Simply put, you don’t have to go through the tedious process of building a portfolio. You don’t need to shortlist consistent artists into categories that suit your risk profile and goals. You can leave it to us. You can also leave the job of portfolio composition, portfolio monitoring and review to us.

ETMutualFunds.com launched its recommended mutual fund portfolios for investing through SIPs in October 2016. Since then, we have been monitoring the plans in these portfolios closely and regularly updating them. We also tell our readers to replace the underperforming ones. In this article, we’ll tell you about the programs you can choose from if you’re starting your investing journey in 2022. If you’ve invested according to our previous recommendations, you can look at the portfolio to see if all of your programs have held their place.

The best SIP mutual fund portfolios from ETMutualFunds.com are aimed at three different individual risk profiles: conservative, moderate and aggressive. We also considered three SIP baskets – between Rs 2,000 and Rs 5,000, between Rs 5,000 and Rs 10,000 and above Rs 10,000 – when creating these portfolios. Take a look at our recommended wallets.

Keep an eye out for our monthly updates. We would closely monitor these programs and update you on their performance on a monthly basis.

**Recommended portfolio for conservative investors:**

**Recommended portfolio for moderate investors:**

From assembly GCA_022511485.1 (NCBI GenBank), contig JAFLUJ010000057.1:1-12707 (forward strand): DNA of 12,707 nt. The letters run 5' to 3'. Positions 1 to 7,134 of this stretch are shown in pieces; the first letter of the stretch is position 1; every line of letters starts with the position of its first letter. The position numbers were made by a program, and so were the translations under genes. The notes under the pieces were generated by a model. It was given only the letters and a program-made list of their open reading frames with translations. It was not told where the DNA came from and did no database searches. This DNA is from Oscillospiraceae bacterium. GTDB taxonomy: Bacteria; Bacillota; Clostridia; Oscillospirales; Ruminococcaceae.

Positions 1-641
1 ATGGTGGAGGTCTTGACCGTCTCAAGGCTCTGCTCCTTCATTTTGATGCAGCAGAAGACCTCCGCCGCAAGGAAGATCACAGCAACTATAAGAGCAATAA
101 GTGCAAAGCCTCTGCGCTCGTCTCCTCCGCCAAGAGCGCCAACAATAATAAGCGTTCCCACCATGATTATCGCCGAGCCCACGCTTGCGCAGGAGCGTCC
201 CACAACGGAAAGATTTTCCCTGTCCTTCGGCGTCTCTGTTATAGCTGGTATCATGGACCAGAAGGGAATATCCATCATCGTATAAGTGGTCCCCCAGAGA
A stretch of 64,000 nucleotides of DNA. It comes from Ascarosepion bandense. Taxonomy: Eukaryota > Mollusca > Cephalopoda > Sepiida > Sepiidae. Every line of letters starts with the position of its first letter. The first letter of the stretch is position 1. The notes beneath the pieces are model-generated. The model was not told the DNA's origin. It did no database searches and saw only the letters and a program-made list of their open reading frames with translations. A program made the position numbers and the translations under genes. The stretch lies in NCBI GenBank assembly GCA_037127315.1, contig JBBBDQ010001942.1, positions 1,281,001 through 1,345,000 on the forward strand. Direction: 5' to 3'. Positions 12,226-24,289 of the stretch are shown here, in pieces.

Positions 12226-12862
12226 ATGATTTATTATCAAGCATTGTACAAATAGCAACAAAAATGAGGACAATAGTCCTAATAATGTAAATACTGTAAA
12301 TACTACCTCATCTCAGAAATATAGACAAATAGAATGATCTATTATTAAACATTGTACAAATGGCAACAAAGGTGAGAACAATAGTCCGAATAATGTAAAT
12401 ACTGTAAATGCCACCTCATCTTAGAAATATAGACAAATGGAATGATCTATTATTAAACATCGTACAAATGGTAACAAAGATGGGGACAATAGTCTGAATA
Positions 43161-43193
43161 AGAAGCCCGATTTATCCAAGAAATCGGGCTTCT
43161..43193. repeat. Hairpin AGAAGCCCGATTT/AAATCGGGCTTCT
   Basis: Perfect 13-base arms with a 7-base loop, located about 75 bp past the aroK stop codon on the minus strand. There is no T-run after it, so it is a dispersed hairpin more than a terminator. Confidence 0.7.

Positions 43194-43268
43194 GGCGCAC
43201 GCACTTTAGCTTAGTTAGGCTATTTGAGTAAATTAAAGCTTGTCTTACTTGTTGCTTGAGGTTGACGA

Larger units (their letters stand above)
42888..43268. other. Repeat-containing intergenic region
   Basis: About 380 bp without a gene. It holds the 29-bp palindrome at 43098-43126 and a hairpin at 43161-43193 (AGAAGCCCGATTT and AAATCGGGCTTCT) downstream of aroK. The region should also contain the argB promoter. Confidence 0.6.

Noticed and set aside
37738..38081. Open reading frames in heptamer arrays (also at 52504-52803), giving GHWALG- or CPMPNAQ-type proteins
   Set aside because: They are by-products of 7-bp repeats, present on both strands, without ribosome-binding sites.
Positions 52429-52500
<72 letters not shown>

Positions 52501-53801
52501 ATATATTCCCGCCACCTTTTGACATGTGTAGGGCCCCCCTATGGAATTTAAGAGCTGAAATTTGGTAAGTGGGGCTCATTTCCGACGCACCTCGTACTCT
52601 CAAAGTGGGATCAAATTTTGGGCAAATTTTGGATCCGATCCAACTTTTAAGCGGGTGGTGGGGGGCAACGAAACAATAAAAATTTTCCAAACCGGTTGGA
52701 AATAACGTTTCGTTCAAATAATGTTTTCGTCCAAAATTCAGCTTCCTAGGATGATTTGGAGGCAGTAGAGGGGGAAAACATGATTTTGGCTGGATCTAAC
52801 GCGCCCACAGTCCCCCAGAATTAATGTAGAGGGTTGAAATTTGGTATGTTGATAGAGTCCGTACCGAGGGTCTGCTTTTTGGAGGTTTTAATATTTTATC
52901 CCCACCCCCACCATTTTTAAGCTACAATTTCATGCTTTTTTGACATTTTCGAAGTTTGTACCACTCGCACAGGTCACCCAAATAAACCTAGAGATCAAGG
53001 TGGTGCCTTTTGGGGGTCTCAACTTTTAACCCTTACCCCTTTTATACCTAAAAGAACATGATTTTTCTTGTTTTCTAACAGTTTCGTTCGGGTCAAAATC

**Recommended portfolio for aggressive investors:**

Here is our methodology:

**Methodology for equity funds:**

ETMutualFunds.com used the following parameters to preselect equity mutual funds.

1.

**Average sliding returns**: Rolled daily for three years.

2.

**Consistency** over the past three years: the Hurst exponent, H is used to calculate the consistency of a fund. The exponent H is a measure of the randomness of a fund’s net asset value series. Funds with a high H tend to exhibit low volatility compared to funds with a low H.

i) When H = 0.5, the return series is called a geometric Brownian time series. This type of time series is difficult to predict.

ii) When H is less than 0.5, the series is said to have mean return.

iii) When H is greater than 0.5, the series is said to be persistent. The larger the value of H, the stronger the trend of the series

3.

**The downside risk**: We have only considered the negative returns given by the UCITS for this measure.

X = returns below zero

Y = Sum of all squares of X

Z = Y / number of days taken to calculate the ratio

Downside risk = Square root of Z

4.

**Outperformance**: It is measured by Jensen’s Alpha for the past three years. Jensen’s Alpha shows the risk-adjusted return generated by a mutual fund relative to the expected market return predicted by the Capital Asset Pricing Model (CAPM). A higher Alpha indicates that the performance of the portfolio has exceeded the returns predicted by the market.

Average returns generated by the MF Scheme =

[Risk Free Rate + Beta of the MF Scheme * {(Average return of the index – Risk Free Rate}

5.